Wildlife Research and Management Pty Ltd
The Burrowing Bettong (Bettongia lesueur)
In 1817 the French ship Uranie anchored off Dirk Hartog Island in Shark Bay as part
of its exploration of the west coast of Australia. Its crew collected a specimen
of a small kangaroo unknown to science. It was subsequently described and named after
Charles Le Sueur, the artist and naturalist on a previous French expedition to the
islands in 1802. It became known as Lesueur's rat-
This species is unique among the kangaroos in that it shelters underground in burrows or large communal warren systems. Bettongs are approximately the size of a wild rabbit, are stocky in build and pugnacious in disposition. They are strictly nocturnal, sheltering during the day in burrows and foraging widely at night in search of seeds, fruits, flowers, tubers and roots and succulent leaves and grasses. They will often climb into low shrubs to feed.
Bettongs are capable of producing three young per year in captivity. They have a gestation period of 21 days and give birth to a tiny, unhaired and undeveloped young. Females will then mate again, on the day after the birth and the resulting fertilized egg remains in arrested development in the uterus of the mother until the pouch young is weaned. Pouch life is about 115 days (approximately 4 months). Dominant males establish a harem of females which they defend vigorously against other males. Both sexes have well developed dominance hierarchies.
At the time of the French expedition the burrowing bettong had one of the widest
distributions of any species of kangaroo. Its range extended from the western slopes
of the Great Dividing Ranges in eastern Australia to the west coast, and from Broome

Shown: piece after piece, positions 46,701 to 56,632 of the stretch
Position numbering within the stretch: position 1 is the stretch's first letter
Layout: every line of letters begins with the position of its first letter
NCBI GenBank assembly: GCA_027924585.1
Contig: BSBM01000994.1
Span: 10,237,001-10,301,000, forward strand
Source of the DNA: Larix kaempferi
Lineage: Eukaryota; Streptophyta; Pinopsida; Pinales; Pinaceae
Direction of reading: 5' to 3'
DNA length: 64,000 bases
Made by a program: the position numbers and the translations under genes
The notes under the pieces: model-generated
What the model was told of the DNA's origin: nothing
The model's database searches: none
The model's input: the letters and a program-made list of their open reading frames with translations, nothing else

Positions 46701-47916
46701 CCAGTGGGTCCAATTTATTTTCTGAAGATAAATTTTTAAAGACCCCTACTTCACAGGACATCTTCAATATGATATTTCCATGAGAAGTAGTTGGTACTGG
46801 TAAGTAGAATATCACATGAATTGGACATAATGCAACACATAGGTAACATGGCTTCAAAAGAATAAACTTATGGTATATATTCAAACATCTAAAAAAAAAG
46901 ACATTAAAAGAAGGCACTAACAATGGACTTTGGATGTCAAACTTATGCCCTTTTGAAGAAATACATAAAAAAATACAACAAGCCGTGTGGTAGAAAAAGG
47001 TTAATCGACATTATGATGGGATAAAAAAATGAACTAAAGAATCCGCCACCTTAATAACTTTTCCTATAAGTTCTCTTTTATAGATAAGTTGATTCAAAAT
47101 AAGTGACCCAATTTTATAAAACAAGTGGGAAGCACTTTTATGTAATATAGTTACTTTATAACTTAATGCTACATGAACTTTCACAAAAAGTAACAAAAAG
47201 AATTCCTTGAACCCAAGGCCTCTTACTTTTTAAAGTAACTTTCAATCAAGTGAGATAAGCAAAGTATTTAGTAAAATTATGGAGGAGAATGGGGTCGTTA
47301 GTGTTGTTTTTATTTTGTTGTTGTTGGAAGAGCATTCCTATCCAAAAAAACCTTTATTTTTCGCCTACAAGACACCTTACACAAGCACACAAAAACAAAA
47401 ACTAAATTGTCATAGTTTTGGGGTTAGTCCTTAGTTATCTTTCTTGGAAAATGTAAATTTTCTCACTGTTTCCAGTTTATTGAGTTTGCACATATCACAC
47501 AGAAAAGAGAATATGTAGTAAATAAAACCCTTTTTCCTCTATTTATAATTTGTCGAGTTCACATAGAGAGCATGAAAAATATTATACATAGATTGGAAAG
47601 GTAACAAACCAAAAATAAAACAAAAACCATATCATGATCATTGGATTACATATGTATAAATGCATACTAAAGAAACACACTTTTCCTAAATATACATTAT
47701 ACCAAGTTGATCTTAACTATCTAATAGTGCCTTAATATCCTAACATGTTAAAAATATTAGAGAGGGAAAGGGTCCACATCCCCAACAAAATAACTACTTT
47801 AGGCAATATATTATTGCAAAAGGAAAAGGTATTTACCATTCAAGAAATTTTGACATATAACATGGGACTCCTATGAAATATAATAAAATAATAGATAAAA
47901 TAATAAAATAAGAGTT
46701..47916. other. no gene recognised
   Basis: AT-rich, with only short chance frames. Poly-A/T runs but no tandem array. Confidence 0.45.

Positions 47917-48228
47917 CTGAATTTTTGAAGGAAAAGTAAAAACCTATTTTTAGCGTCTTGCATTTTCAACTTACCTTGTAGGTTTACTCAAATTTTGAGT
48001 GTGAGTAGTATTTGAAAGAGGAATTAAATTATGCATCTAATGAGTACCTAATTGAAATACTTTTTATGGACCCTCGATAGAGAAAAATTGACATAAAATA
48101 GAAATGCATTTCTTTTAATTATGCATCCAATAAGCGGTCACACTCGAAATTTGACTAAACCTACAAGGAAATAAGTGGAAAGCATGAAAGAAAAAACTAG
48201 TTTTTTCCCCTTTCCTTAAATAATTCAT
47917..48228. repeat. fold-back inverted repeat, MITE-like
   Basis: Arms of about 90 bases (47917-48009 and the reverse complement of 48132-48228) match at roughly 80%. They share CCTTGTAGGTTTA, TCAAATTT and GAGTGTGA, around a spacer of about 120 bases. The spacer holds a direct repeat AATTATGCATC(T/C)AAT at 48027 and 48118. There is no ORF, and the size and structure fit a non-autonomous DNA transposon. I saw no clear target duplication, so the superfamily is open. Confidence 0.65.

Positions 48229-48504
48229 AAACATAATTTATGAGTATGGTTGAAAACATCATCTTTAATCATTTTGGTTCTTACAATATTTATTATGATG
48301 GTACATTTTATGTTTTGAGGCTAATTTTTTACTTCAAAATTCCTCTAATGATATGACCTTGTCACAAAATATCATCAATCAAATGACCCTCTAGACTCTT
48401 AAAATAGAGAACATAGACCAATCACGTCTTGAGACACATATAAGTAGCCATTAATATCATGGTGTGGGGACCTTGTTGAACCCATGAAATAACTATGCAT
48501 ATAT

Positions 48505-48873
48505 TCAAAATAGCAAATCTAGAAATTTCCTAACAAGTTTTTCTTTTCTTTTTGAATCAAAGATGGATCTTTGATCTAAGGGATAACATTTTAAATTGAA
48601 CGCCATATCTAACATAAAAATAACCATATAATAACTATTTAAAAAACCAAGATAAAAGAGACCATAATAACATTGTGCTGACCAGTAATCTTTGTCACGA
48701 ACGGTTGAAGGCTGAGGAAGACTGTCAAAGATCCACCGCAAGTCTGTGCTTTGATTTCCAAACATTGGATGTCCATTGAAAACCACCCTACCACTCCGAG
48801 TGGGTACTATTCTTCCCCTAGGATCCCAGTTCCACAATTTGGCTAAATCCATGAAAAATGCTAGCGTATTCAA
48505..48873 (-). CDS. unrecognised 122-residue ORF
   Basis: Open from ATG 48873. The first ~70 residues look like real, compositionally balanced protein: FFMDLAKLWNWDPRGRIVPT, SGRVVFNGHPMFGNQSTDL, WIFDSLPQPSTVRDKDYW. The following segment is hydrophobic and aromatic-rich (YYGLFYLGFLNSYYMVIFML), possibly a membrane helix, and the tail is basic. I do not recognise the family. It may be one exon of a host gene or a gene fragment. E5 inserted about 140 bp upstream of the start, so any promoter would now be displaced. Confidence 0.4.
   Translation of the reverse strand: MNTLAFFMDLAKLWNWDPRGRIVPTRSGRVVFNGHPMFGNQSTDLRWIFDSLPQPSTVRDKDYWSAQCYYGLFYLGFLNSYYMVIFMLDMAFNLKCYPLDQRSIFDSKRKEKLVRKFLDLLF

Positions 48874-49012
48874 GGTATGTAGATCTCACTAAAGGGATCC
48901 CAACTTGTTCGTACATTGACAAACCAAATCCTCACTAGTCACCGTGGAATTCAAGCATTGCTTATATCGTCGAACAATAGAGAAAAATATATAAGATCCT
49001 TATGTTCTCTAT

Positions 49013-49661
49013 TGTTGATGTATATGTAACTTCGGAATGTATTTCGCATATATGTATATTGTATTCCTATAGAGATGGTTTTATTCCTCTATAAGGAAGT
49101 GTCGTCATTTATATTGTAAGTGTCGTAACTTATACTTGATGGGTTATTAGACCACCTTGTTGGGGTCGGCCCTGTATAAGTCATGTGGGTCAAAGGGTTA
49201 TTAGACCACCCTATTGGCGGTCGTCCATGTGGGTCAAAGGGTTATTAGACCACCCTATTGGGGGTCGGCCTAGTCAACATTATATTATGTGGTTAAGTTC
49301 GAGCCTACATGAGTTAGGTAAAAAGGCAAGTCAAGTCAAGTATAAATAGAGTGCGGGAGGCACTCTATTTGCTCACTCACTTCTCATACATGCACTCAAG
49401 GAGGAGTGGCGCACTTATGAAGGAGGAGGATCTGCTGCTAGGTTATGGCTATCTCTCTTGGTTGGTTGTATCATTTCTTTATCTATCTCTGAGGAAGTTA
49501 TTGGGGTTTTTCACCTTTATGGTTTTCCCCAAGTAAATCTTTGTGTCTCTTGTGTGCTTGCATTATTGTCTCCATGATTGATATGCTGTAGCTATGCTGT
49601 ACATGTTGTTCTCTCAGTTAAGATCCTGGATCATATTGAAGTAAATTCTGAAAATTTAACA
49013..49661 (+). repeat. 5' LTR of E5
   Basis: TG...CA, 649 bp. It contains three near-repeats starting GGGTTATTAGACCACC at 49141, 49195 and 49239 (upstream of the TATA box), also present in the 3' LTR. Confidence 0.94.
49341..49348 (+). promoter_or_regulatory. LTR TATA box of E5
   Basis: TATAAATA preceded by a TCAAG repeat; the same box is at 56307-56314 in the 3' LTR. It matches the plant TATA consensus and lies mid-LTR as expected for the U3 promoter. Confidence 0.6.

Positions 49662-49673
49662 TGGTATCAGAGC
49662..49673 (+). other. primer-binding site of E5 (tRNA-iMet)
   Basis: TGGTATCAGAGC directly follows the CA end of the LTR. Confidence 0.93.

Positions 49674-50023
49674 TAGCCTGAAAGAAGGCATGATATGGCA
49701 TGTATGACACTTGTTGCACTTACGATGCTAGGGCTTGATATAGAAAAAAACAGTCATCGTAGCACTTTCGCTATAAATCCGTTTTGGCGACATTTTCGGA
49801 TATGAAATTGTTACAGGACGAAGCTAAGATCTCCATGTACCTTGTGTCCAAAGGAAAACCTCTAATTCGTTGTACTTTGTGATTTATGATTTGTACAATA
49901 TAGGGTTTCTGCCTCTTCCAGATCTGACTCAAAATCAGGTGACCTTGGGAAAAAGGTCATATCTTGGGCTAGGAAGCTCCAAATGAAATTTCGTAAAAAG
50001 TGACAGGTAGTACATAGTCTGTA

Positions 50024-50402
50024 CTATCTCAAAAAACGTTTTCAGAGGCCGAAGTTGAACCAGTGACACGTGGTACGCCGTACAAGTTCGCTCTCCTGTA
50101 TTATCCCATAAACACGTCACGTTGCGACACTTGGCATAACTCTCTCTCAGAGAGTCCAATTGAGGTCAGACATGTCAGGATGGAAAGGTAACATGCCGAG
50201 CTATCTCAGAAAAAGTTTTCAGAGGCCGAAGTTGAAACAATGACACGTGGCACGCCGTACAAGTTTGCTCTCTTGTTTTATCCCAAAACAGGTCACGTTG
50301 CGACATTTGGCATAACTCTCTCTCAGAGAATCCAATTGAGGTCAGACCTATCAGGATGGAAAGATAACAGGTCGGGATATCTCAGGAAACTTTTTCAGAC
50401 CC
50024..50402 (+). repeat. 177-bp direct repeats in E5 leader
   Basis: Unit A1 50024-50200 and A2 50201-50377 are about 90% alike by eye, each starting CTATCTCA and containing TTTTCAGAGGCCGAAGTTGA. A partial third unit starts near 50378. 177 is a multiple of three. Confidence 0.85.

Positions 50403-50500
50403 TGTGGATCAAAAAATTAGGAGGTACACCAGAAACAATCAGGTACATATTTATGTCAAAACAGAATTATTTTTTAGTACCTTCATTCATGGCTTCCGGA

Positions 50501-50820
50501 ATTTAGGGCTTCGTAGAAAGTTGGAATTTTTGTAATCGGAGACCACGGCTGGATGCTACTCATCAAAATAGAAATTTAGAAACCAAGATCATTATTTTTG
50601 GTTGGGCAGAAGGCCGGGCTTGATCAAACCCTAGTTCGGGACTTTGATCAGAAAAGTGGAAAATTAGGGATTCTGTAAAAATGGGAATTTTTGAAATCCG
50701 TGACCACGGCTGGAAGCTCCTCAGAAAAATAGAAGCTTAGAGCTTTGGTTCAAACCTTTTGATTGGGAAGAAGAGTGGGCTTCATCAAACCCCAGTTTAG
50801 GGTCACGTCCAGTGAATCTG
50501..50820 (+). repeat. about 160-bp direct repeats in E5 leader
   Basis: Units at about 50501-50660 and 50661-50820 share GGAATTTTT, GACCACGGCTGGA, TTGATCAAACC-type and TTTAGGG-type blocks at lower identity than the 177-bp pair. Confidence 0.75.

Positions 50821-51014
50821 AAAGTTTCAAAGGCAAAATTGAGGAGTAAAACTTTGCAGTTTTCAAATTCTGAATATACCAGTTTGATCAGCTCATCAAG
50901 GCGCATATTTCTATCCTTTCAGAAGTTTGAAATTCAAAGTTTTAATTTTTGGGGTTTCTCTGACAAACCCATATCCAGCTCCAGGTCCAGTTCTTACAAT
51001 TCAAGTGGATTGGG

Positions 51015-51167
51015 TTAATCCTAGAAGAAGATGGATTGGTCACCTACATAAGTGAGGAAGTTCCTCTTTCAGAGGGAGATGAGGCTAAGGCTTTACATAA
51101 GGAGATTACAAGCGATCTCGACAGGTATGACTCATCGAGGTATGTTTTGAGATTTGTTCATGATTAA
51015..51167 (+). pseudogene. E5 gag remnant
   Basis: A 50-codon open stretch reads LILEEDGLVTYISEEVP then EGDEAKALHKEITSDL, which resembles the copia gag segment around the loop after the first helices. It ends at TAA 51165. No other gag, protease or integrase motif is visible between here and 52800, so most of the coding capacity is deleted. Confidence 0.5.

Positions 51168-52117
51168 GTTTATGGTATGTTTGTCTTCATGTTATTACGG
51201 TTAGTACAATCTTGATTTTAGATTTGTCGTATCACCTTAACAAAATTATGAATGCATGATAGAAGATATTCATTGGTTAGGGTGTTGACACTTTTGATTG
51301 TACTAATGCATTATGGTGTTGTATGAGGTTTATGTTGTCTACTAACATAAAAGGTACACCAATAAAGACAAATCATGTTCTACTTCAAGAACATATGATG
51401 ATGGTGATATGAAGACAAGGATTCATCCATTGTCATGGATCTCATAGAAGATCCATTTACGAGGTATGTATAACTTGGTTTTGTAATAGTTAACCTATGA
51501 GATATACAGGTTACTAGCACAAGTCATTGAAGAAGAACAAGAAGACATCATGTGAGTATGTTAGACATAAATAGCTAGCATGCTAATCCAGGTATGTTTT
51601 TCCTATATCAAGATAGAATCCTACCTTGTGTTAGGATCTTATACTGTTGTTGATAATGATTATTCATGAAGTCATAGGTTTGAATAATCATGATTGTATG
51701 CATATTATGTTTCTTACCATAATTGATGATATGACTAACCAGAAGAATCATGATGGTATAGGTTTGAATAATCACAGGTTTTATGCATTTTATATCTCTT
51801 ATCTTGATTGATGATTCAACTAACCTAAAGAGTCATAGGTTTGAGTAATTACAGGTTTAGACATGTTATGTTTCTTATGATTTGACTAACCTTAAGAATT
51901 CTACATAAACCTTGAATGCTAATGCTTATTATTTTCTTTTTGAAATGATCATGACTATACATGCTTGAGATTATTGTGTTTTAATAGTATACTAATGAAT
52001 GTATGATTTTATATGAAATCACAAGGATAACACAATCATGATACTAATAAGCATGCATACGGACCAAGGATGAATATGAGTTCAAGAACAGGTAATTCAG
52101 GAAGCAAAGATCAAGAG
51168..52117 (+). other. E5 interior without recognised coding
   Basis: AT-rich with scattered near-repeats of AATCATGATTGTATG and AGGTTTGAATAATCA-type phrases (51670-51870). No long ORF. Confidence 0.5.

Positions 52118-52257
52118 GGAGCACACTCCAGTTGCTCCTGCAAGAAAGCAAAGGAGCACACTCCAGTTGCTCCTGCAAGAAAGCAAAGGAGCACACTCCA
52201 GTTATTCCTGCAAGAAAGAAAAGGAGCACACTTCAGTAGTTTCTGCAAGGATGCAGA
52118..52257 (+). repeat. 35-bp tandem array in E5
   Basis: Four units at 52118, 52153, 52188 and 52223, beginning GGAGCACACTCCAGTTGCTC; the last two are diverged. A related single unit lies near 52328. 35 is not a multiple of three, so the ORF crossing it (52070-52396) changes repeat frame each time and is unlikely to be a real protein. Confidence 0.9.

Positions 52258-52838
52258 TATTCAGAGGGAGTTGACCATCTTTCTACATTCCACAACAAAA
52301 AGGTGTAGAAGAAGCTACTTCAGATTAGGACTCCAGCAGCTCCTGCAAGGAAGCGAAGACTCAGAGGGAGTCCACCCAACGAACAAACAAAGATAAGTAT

in the tropical north to Albany and Adelaide on the southern coast. Many of the first
explorers encountered and commented upon the distinctive warren systems of the bettong.
These were characterised by dozens of entrances dug under breaks in surface rock
with extensive high mounds of spoil around. Burke and Wills encountered them in southern
New South Wales on their south-
Shaded area indicates the former distribution of the burrowing bettong
The burrowing bettong now survives only as three remnant populations on off-
It is likely that bettongs were eliminated from mainland Australia by a combination
of factors: the alteration of the vegetation understorey by introduced grazers such
as sheep and rabbits; direct competition for food and shelter from rabbits; predation
from introduced species such as foxes and cats; and changes in land-
Between 1988 and 1990 CSIRO conducted surveys of Bernier, Dorre, Barrow, and Boodie Islands to establish the size and stability of populations of endangered mammals. Surveys in 1988 and 1989 revealed a population of some 5,000 bettongs distributed between three islands. Barrow Island (240 square kilometres) contained the greatest number with some 3,500 animals. Subsequent surveys have revealed that these populations fluctuate strongly in size, building up steadily over several years of average to above average rainfall and then crashing in drought.
An ambitious plan to return the burrowing bettong to mainland Australia began in
1992 with the transfer of animals from Dorre Island to Heirisson Prong, a peninsula
which juts into Shark Bay. The project was a co-
In 1999 10 bettongs from the Heirisson Prong project were transferred to the Roxby
Downs Arid Recovery Project in central South Australia. They were released into a
conservation area of 12 square kilometres and protected by a predator-
Adapted from Australian Natural History (1992) 24:22-
The barrier fence that excludes predators from Heirisson Prong
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